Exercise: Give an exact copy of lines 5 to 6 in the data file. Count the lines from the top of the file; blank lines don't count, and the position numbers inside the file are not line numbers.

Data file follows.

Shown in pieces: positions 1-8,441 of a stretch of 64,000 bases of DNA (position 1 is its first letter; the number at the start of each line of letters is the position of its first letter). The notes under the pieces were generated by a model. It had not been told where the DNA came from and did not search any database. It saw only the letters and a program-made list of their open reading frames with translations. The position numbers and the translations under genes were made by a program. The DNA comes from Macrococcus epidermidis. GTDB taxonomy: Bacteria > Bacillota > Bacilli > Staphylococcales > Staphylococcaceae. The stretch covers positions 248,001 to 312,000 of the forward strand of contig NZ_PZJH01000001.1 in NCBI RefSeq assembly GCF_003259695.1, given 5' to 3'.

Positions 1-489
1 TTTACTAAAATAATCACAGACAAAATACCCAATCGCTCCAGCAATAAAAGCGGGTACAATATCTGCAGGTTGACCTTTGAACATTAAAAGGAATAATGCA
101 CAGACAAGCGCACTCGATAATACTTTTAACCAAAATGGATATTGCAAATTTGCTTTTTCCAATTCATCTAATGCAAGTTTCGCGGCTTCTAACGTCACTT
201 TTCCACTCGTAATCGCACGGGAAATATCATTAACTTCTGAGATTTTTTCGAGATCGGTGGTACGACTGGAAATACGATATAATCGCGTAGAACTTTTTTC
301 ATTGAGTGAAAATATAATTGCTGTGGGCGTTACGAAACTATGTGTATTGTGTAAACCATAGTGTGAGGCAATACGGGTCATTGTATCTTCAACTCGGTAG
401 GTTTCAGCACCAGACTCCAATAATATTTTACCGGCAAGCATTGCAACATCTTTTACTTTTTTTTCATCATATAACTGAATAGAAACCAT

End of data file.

201 TTCCACTCGTAATCGCACGGGAAATATCATTAACTTCTGAGATTTTTTCGAGATCGGTGGTACGACTGGAAATACGATATAATCGCGTAGAACTTTTTTC
301 ATTGAGTGAAAATATAATTGCTGTGGGCGTTACGAAACTATGTGTATTGTGTAAACCATAGTGTGAGGCAATACGGGTCATTGTATCTTCAACTCGGTAG